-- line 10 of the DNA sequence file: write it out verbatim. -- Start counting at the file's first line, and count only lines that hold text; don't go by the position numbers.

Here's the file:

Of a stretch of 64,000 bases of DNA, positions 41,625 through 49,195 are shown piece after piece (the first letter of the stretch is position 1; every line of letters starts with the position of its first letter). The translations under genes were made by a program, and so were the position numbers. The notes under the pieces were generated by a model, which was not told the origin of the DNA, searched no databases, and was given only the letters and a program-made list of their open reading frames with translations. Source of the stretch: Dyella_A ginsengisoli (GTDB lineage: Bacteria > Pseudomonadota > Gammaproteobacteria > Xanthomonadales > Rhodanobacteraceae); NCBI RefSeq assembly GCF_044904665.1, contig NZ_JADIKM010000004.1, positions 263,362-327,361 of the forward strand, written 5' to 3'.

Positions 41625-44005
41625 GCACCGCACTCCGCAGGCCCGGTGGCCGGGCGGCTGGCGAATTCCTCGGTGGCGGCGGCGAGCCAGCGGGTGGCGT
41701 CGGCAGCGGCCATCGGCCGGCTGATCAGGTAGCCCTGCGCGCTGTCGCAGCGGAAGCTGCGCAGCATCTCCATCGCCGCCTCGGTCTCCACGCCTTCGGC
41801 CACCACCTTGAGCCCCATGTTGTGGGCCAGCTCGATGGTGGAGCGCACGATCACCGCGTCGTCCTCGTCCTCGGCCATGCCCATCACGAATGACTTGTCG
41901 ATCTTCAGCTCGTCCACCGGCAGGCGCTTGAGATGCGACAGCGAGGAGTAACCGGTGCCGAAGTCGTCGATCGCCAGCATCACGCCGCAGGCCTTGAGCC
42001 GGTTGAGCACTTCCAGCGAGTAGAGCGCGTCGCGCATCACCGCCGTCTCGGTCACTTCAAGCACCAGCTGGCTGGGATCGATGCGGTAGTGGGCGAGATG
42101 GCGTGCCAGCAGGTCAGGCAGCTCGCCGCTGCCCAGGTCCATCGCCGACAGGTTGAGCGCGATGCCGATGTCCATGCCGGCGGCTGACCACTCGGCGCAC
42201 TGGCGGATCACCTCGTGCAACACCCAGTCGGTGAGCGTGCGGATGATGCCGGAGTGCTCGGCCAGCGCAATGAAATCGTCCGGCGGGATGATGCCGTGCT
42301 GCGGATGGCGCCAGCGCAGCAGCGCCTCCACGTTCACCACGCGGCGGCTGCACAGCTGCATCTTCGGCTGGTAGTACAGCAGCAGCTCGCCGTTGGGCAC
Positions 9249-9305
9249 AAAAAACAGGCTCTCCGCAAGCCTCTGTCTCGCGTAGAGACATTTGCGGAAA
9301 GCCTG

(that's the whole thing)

42301 GCGGATGGCGCCAGCGCAGCAGCGCCTCCACGTTCACCACGCGGCGGCTGCACAGCTGCATCTTCGGCTGGTAGTACAGCAGCAGCTCGCCGTTGGGCAC